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Two Dimensional Motion

  1. Jul 13, 2014 #1
    Problem:
    Jamilla throws a stone horizontally off a pier into the ocean at a velocity of 20 m/s. If the stone is 40.0m from the edge of the pier when it hits the water, how high above the water's surface was the stone when Jamilla threw it?

    Related Equations:
    displacement = velocity x time
    displacement = (v1) (t) + (a) (t2) /2
    t= square root of (2) (d) / a


    Solution:
    t= square root of (2) (d) /a
    t= square root of (2) (40.0m) /9.8m/s2
    t= square root of 80m/ 9.8m/s2
    t= square root of 8.16
    t= 2.9s

    d= (v)(t)
    d= (20m/s) (2.9s)
    d= 58.0m

    t= time
    d= displacement
    a= acceleration

    Having trouble with the equations again. I want to know whether the equation I'm using is right or do I have to use a different equation?
    Therefore the stone was 58.0m high above the ground when Jamilla threw it.
     
  2. jcsd
  3. Jul 13, 2014 #2
    Here is also the same problem ,the given velocity of stone is velocity of stone in x direction.Initial Velocity in y direction is zero.Reply if you need help.
     
  4. Jul 13, 2014 #3
    Reply to Satvik Pandey

    Sorry but I'm not really understanding. Am I supposed to substitute velocity as 0 instead of 20m/s?
     
  5. Jul 14, 2014 #4

    Bandersnatch

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    Gold Member

    Hi kathy,

    It's looks like you're using the equations willy-nilly. It's a bad approach, as you just crunch the numbers instead of understanding what's going on.
    Let's take a step back and look at how equations of motion work.

    There is really just one equation, that looks like this:
    ##r=r_0+V_0t+\frac{1}{2}at^2##
    r is the final position(displacement), r0 is the initial position, and V0 is the initial velocity(everything with a subscript "0" means initial), and a is the acceleration. All these values are vectors(don't worry if you haven't studied them yet). t stands of course for time.

    Now, for 2-dimensional motion, usually it's the easiest to write the above equation separately for the horizontal(x) and vertical(y) directions:
    ##x=x_0+V_{0x}t+\frac{1}{2}a_xt^2##
    ##y=y_0+V_{0y}t+\frac{1}{2}a_yt^2##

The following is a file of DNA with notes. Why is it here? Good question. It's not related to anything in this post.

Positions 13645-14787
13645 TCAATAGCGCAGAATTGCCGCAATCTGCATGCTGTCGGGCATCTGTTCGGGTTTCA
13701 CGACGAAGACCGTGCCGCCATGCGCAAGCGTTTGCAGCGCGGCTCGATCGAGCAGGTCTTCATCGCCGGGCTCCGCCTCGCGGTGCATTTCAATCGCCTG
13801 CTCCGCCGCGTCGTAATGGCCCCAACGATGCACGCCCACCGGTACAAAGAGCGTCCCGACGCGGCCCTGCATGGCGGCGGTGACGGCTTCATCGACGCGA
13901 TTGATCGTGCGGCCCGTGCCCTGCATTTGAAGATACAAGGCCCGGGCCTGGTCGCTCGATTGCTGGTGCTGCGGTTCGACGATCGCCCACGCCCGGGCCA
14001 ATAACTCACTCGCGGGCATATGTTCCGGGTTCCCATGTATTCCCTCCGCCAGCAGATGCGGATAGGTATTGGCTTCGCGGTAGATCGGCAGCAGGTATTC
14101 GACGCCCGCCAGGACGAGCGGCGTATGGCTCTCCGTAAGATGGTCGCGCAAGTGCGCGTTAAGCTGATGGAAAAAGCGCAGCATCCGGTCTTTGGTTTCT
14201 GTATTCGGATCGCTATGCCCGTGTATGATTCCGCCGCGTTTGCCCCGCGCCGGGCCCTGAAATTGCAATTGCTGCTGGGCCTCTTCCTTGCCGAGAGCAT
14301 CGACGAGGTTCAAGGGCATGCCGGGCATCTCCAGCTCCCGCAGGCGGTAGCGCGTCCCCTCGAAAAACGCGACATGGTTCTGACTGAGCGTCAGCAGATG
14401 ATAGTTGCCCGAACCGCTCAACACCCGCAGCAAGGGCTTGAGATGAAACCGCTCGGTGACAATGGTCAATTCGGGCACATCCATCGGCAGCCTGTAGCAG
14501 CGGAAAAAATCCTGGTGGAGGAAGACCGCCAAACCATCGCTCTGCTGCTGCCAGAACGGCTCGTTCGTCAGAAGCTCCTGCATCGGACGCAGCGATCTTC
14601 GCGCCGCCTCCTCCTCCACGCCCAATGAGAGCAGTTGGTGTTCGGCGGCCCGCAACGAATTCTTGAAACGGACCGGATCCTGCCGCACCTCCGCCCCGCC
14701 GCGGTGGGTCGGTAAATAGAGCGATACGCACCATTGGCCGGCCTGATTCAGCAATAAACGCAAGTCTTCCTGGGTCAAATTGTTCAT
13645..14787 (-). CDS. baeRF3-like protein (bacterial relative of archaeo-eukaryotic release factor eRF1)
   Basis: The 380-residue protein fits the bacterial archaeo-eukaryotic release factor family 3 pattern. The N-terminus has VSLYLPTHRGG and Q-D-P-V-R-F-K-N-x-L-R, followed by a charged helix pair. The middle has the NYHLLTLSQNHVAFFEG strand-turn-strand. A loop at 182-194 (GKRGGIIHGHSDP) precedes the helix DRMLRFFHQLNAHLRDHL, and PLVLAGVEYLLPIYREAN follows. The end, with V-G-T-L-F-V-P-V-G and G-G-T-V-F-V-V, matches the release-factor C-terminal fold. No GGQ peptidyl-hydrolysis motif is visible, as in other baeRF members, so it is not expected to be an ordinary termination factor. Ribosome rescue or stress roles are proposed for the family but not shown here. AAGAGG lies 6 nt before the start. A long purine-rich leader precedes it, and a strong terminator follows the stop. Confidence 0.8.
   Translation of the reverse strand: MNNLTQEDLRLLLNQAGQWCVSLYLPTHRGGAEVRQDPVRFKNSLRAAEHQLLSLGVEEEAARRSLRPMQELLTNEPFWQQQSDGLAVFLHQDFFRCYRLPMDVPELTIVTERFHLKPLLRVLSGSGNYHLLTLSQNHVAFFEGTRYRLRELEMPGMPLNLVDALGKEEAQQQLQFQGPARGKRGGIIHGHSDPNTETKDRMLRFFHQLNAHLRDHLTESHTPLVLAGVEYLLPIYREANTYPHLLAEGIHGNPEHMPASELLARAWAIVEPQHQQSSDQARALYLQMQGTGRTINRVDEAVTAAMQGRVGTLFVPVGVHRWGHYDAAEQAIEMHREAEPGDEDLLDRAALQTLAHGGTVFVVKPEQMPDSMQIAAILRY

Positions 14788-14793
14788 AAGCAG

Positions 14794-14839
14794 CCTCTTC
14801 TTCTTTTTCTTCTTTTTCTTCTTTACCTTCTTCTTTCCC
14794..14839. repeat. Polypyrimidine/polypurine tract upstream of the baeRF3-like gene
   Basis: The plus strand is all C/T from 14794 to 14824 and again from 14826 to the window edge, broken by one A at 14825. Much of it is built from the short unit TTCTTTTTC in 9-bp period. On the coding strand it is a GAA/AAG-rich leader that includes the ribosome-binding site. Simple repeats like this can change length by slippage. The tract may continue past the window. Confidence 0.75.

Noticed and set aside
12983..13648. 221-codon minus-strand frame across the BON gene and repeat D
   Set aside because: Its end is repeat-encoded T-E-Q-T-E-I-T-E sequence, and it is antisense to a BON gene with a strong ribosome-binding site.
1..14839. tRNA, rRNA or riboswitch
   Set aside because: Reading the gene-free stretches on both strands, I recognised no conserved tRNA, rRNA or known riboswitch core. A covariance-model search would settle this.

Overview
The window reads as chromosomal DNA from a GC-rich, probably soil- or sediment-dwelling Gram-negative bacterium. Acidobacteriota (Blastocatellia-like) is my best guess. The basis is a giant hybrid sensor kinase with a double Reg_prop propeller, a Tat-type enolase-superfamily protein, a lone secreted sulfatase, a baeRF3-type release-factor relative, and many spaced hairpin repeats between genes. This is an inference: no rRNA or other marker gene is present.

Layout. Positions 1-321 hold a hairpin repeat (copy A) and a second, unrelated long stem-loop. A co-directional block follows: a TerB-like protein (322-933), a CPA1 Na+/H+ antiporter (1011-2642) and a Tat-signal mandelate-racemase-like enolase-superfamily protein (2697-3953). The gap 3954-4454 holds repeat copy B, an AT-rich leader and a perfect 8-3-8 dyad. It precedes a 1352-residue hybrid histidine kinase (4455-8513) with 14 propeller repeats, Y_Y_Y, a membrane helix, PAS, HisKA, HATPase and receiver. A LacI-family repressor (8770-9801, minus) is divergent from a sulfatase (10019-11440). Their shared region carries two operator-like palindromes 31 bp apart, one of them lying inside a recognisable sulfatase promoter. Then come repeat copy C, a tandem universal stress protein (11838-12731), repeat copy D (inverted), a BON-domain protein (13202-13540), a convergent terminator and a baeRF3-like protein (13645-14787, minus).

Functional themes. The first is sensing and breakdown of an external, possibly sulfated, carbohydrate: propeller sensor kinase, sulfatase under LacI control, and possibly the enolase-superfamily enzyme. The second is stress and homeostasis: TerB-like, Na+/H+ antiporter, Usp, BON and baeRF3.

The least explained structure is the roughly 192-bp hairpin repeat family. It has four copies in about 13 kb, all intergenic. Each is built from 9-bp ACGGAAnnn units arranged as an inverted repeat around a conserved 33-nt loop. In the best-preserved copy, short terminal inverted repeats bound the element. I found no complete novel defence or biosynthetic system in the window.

In 3-d motion you'd add another equation for z.
    Notice that the only thing that connects these equations is time t. All the other values are independent, and you can't substitute one for any other.

    Anyway, x0 now means how far in the horizontal direction the motion starts. For example, somebody throws a stone while standing 20 m away from point 0. y0 means how high the motion starts.
    V0x and V0y mean how fast the thing is moving when the motion starts - in horizontal or vertical direction. For example, throwing a stone directly upwards would mean it has got some non-zero velocity V0y.
    ax and ay are accelerations in either direction. When dealing with throwing stones and other ballistic motion, it's usually just one acceleration downwards, due to the force of gravity.
    Every time you want to indicate direction, you use positive values(+ sign) for right and up, and negative(- sign) for left and down.

    What you do, is you rewrite the two equations for x and y, deleting those parts that come out to 0.

    For example, imagine you're standing on top of a building, and just drop a stone from your hand without throwing it.
    If there is no acceleration in the horizontal direction(a=0), and the motion starts at point 0(x0=0), and the horizontal velocity is zero(V0x=0), the first equation reduces to ##x=0+0t+\frac{1}{2}0t^2=0##, which means that there is no motion in the horizontal direction.
    In the vertical direction, you get y0 initial displacement(the building is some height above ground), 0 initial velocity(no throwing), and -g acceleration(gravity pulls the stone down. Down means the minus sign). So you end up with ##y=y_0+0t-\frac{1}{2}gt^2##



    Now, back to your problem. Can you rewrite the two eqations for x and y:
    ##x=x_0+V_{0x}t+\frac{1}{2}a_xt^2##
    ##y=y_0+V_{0y}t+\frac{1}{2}a_yt^2##
    as I've shown you, only using what you know about the motion from the problem description? Think which values are zero and which are not.

    Once you've got that sorted out, it's just a matter of doing some algebra.
     
    Last edited: Jul 14, 2014
  6. Jul 14, 2014 #5
    Yes for calculating time required for stone to reach the ground substitute u(initial velocity in y direction)=0 and then multiply this 't' by 20 to get the answer.By the way y direction means vertical direction and x direction means horizontal direction.Reply if you need help.
     
    Last edited: Jul 14, 2014
  7. Jul 16, 2014 #6

    CWatters

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    Homework Helper

    With most problems of this type you can divide the information provided in the problem statement into horizontal and vertical components. You can then write one set of equations that address the horizontal motion and another set that address the vertical motion. This gives you a set of simultaneous equations that can be solved. The initial post lists a set of equations without stating if they apply to the horizontal or vertical components of motion. Best start by doing that.

    Sometimes it may appear that you are one parameter short of the number needed to solve the equations.. but remember that the time of flight is (usually) the same in both the horizontal and vertical planes.
     
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